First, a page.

The Mideastwire Blog

Excerpts from the Arab and Iranian Media & Analysis of US Policy in the Region

Qatari ambassador to France: We have never been to the suburbs; we are not financing ANY groups in the Arab world, just Biz

A truly incredible interview with the Qatari ambassador to France…. The most trusted name in Arab diplomacy here.

Al-Monitor:  Qatar recently set up a fund to help France’s disenfranchised regions, among them France’s marginalized suburbs. What is the business logic behind that?

Mohamed Al Kuwari:  There is a misunderstanding regarding this issue. We never announced that Qatar is going to invest in the suburbs.

Al-Monitor:  And where’s the business logic?

Mohamed Al Kuwari:  There is a logic, of course. In our economic cooperation with France, there are some areas we haven’t covered yet, which are small and medium enterprises. We need this type of businesses because you know that Qatar is buying everything. So it is important to create factories in Qatar, and especially small and medium enterprises, instead of importing goods. Down the line we hope to sell our goods in the Gulf.

Al-Monitor:  The French government said the fund will target marginalized regions, why?

Mohamed Al Kuwari:  We never said we would do that […] The French government will propose the projects and then we will choose. We won’t choose the areas. It can be anywhere: in the suburbs, cities, towns, villages or mountains …

Al-Monitor:  Some French politicians, journalists and civil-society activists have denounced this fund as nothing short of an intrusion in French politics. Some even accused Qatar of trying to propagate its own brand of orthodox Islam or Wahhabism in the disenfranchised and largely Muslim suburbs. What do you have to say to them?

Mohamed Al Kuwari:  The government of France knows perfectly if the ambassador has contacts with certain groups, if the ambassador was in the suburbs trying to recruit and talk to people. We have never been there! If there is any proof that Qatar is interfering in the suburbs of France, let them give us proof, we are ready to discuss. Qatar is dealing directly with the government of France and that is it. If there are other things [going on], I am the ambassador to France and I don’t know, and I’d really like to know.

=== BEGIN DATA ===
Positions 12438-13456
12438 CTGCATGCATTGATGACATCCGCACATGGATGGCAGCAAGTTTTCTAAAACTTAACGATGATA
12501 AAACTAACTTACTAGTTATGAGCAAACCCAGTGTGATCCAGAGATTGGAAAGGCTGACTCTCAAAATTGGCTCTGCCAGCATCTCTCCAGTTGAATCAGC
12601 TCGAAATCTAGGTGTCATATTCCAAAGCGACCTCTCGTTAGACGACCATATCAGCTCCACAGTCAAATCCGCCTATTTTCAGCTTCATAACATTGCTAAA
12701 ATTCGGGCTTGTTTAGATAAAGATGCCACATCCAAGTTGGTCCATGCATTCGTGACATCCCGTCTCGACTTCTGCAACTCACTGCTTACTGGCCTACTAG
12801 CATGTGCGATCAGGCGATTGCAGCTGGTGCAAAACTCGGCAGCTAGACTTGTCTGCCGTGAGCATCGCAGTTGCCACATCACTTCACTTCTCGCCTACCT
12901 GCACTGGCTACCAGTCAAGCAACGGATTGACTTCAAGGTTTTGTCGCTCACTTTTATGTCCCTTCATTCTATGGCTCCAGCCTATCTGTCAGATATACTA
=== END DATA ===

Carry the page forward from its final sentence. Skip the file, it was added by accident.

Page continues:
Mohamed Al Kuwari:  I don’t understand Mr. Levy. When Qatar helped the Libyan people, he thought Qatar was a great country. Now he is saying these things. He says we should teach secularism in our schools; he is welcome to come and teach secular culture in Qatar. Let him come if he has people who want to listen to him! We don’t care. Qatar is helping […] poor Indians, Pakistanis by giving them jobs. If France wants to help them, we will send them to France and have them work here! These people come to Qatar with contracts, not only with the Qatari government but also with French, British, American, European, Russian and Japanese companies. We will see if France takes Indians and Pakistanis in its own suburbs.


Al-Monitor:  Maybe there is this perception among French observers that Qatar could interfere with Islam in France because you are supporting Islamists in the Arab world, especially after the Arab Spring?

Mohamed Al Kuwari:  I tell you: We are not financing any groups in the Arab world. We are speaking and engaged in a dialogue, yes, because Qatar speaks with everybody in the region and in the world. We have to speak to these groups, to the new political groups. We have to direct them a bit. But we only finance business investments in the Arab Spring countries.

Al-Monitor:  Does Qatar welcome the election of Islamist parties at the helm in both Tunisia and Egypt?

Mohamed Al Kuwari:  We think [the Arab Spring] is very positive. People are free but it’s not the end of things. They have to struggle more, improve the political process, the economy. But it takes time.


Al-Monitor:  How about Qatar, a conservative sheikhdom — are you also trying to bring about more democracy?

Mohamed Al Kuwari:  We will have a parliamentary election next year. We have a free press, freedom of speech, we have no political prisoners. […] For almost 10 years we have had municipal elections. The parliament will have full powers. It can even dissolve the government under certain circumstances.


Al-Monitor:  Why did it take so long to have a parliamentary election?

Mohamed Al Kuwari:  The decision came actually from the Emir; it was not a demand of the people […] because democracy will help socio-economic development. The Emir is correct to let things come gradually because of our conservative, tribal society. Thank God our economic situation is stable, and that will help us a lot to get the process going gradually.

Al-Monitor:  Al-Jazeera openly supported the Arab revolutions. Is the channel the foreign-policy arm of the Qatari government, which, incidentally, funds the channel?

Mohamed Al Kuwari:  I am not the ambassador of Al-Jazeera. When we created Al-Jazeera, we gave an independent status to the channel. They choose their editorial policy and have nothing to do with the official policy of Qatar. It is an independent channel whether in English, Arabic and hopefully in French soon.

Al-Monitor:  How can you be independent when you get all your money from a government?

Mohamed Al Kuwari:  People believe the BBC is independent but they don’t expect Al-Jazeera to be, why? At least, consider Al-Jazeera the same way you consider the BBC.

Al-Monitor:  Are you helping the rebellion militarily in Syria?

Mohamed Al Kuwari:  We are helping in a humanitarian way, yes.

Written by nickbiddlenoe

October 11, 2012 at 3:33 pm

Posted in Uncategorized


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